C: Is creativity and lateral thinking a domain that will remain firmly in the hands of human intelligence or will it also be taken over by artificial intelligence?
CBF: At least for now, creativity seems to remain firmly in the hands of humans. Over the much longer term this is obviously an open question.
C: Can you give us a positive outlook on the impact of computerization?
CBF: Over the very long term automation has always been an engine of comfort and prosperity. During the British Industrial Revolution, the benefits of automation initially went to the owners of capital: it took six decades for workers to see its benefits, but then finally, between 1840 and 1900, real wages grew by 123 percent. It is possible that we are seeing history repeating itself. Indeed, so far, the economic trajectories of the computer revolution closely resemble those of the Industrial Revolution. But if many workers lose out to automation in the short term, they are likely to take a stand against it. To avoid further populist rebellion and a looming backlash against technology itself, governments must find ways of making the benefits of automation more widely shared.
C: Working is an important element of identity. If we lose this, what is going to replace it? Are we at a turning point in history?
CBF: To be sure, our jobs are an important part of our identity. But clearly, social norms have changed in the past and could do so also in the future. If our main concern becomes how to occupy our leisure time, people will have to form their identities around things other than their jobs. And some already do. But it would without doubt be a turning point in history and not an easy transition.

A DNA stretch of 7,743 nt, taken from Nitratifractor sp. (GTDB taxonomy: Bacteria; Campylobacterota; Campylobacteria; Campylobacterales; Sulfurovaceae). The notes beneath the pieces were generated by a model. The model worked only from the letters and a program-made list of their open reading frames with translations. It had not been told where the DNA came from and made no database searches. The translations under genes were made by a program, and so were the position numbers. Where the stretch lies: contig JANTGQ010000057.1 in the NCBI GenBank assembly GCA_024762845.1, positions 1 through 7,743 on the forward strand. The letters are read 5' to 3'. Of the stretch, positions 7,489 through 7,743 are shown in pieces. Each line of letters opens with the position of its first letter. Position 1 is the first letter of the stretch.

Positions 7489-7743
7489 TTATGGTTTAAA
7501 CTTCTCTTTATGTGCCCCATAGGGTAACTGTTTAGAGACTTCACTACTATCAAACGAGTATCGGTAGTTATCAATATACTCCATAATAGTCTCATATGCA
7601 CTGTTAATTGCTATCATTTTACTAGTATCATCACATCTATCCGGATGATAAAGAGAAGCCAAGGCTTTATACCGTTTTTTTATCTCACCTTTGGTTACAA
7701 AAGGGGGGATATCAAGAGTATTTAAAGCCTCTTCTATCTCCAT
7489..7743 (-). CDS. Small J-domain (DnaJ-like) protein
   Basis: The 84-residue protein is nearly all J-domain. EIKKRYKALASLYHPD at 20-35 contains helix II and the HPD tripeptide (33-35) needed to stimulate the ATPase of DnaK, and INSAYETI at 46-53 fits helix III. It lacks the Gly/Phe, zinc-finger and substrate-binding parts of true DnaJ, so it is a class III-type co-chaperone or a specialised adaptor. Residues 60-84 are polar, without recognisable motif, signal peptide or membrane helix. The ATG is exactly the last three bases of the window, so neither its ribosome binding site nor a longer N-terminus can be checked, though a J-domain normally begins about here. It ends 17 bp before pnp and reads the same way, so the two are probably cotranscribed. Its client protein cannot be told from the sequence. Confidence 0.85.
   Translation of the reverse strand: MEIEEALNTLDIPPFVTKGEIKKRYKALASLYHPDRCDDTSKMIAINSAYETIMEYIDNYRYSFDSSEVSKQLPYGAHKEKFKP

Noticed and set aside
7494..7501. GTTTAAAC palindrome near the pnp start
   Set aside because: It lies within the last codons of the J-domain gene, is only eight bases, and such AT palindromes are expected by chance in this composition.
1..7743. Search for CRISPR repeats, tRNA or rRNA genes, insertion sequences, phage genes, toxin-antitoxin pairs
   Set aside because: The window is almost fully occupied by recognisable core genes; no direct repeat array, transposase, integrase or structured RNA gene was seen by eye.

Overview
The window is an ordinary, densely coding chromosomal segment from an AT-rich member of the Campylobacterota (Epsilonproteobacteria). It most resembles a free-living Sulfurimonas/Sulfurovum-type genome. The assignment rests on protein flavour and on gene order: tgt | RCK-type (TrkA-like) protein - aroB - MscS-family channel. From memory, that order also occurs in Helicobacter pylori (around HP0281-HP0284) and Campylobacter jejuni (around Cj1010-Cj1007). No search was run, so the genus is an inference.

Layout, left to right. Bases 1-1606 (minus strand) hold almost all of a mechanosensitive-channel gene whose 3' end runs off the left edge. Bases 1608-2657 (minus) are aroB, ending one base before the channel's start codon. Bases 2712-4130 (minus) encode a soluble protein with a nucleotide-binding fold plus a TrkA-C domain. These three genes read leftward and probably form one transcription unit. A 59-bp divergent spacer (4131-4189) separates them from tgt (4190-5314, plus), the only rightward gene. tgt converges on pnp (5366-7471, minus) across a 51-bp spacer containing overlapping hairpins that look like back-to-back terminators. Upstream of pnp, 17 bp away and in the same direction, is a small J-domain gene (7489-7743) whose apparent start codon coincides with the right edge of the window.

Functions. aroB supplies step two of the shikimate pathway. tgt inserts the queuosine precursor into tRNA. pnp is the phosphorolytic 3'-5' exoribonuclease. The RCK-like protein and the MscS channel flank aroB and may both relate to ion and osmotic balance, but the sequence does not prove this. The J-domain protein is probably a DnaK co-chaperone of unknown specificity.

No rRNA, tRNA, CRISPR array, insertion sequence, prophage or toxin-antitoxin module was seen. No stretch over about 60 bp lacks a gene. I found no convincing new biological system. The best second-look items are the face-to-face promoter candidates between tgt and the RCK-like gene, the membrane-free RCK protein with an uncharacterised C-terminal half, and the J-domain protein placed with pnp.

C: If you had to make a prediction, what would you say working life will look like in ten years?
CBF: Over the past century, automation has relieved us from the most physically demanding, dangerous, and boringly repetitive jobs. As automation progresses in the near future, humans will still hold the comparative advantage in creativity and social intelligence. In other words, we will have to reallocate our labor to the things we enjoy the most. I suspect that for the workers that have the relevant skills, working life will be much more interesting and enjoyable in ten years time. My worry is that many workers who do not have such skills will be left behind in the transition.
C: What is your biggest worry for the future of mankind? Do you fear that humans will make themselves redundant?
CBF: The only thing we know about the future is that we are pretty bad at predicting it. It has always been a known unknown. Since the early days of the Industrial Revolution, people have worried that humans will automate themselves into obsolescence. Today, a frequent belief is still that the human worker will go down the route of the horse, which was gradually displaced in artillery, transportation, and agriculture, and which has now been reduced to ceremonial purposes and sporting events. The reason that the human worker did not experience the same fate as the horse is our insatiable demand for services, which we lack the technological capabilities to automate. Of course, it is entirely possible that technology at some point might be able to fulfill all of our demands. In such an event, our main concern will be how to distribute the gains from technology and how to occupy our leisure. For now, such a future seems remote.